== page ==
How a CFD Works

contract for difference (CFD)  is a tradable financial instrument that reflects the movements of the asset's price underlying it. It allows for profits or losses to be realized when the underlying asset's price changes in relation to the position taken, but the actual underlying asset is never owned. Essentially, it is a bet between the client and the broker.

How a CFD Works
If an asset has an ask price of $10.00 and 100 units are bought at this price, the cost of the transaction is $1,000. With a traditional broker, using a 50% margin, the trade would require at least a $1,000 cash outlay from the trader. With a CFD broker, often only a 5% margin is required, so this trade can be entered for a cash outlay of only $50.00/

It should be noted that when a CFD trade is entered, the position will show a loss equal to the size of the spread. So if the spread is 5 cents with the CFD broker, the unit will need to appreciate 5 cents for the position to be at a break-even price. If you owned the stock outright, you would be seeing a 5-cent gain, yet you would have paid a commission and have a larger capital outlay. Herein lies the trade-off.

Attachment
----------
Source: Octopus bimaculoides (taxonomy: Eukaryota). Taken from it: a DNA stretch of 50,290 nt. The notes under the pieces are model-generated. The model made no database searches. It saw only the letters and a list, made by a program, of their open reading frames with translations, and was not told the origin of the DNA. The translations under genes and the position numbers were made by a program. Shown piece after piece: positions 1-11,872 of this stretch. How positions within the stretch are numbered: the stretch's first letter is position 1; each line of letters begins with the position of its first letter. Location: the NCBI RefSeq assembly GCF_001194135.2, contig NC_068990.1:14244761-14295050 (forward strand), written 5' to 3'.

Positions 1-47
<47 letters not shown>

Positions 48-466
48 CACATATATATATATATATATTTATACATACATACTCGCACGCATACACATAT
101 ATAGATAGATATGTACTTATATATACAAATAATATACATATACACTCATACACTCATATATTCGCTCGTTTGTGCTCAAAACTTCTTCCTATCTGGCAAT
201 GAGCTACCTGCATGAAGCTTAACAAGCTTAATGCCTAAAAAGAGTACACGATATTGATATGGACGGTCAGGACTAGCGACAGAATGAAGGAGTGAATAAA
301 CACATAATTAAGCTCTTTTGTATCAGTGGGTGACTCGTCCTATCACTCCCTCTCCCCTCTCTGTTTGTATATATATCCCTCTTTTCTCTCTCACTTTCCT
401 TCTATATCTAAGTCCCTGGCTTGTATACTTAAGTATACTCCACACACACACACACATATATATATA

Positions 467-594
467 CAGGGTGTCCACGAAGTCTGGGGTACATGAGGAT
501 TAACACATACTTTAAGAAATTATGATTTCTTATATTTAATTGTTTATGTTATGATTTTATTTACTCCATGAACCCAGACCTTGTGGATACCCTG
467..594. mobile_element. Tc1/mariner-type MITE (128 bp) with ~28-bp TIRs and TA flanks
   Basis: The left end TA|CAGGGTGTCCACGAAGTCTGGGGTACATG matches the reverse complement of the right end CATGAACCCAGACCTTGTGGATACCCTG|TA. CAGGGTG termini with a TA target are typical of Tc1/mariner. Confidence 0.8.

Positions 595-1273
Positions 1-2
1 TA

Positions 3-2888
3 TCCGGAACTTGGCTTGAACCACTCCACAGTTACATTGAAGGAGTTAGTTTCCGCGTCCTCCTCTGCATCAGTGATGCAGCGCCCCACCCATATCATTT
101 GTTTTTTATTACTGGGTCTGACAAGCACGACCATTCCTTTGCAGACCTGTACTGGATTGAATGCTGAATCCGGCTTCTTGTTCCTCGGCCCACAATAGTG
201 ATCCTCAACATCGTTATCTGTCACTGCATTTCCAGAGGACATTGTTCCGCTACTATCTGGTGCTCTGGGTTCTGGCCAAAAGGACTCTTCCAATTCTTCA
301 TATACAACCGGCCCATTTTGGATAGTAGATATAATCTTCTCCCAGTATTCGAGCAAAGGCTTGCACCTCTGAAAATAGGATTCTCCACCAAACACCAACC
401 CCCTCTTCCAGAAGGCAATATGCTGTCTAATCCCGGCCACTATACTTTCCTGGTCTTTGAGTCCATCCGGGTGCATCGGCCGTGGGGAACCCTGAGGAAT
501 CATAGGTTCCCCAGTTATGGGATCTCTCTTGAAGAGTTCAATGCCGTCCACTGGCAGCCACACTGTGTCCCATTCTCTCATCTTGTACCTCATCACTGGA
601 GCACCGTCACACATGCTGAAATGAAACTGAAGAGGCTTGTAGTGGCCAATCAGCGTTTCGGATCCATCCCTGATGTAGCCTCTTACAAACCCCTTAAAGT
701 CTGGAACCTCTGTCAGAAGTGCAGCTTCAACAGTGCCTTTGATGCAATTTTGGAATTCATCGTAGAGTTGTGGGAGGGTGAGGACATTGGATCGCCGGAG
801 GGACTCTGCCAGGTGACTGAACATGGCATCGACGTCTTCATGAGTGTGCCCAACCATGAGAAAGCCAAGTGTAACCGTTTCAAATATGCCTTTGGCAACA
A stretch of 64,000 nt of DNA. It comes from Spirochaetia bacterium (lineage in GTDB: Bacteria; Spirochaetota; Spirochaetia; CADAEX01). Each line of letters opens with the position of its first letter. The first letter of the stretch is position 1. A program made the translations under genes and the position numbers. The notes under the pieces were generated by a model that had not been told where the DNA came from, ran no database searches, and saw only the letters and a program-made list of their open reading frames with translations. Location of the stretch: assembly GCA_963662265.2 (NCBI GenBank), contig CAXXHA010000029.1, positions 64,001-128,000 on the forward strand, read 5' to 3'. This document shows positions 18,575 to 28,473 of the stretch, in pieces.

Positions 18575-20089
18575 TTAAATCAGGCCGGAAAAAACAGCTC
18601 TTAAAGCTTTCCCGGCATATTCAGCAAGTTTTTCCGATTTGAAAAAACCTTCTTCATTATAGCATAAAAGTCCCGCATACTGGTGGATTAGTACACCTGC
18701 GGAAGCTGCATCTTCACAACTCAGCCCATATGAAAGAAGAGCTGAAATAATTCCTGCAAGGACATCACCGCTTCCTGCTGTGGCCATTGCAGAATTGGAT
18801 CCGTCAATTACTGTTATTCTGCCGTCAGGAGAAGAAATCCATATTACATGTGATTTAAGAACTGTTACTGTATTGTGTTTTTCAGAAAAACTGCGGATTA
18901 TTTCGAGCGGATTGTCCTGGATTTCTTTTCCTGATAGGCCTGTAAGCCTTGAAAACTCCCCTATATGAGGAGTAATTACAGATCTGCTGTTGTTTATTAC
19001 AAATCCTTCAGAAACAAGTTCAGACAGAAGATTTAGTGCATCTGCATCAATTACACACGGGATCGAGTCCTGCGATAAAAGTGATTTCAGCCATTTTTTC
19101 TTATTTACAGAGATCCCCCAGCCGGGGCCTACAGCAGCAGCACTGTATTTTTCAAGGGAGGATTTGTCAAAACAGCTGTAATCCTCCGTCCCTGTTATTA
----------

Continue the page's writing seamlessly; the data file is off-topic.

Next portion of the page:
f the underlying stock were to continue to appreciate and the stock reached a bid price of $10.50, the owned stock can be sold for a $50 gain or $50/$1000=5% profit. At the point the underlying stock is at $10.50, the CFD bid price may only be $10.48. Since the trader must exit the CFD trade at the bid price, and the spread in the CFD is likely larger than it is in the actual stock market, a few cents in profit are likely to be given up. Therefore, the CFD gain is an estimated $48 or $48/$100.00=48% return on investment. The CFD may also require the trader to buy at a higher initial price, $10.28 for example. Even so, the $46 to $48 is a real profit from the CFD, where as the $50 profit from owning the stock does not account for commissions or other fees. In this case, it is likely the CFD put more money in the trader's pocket.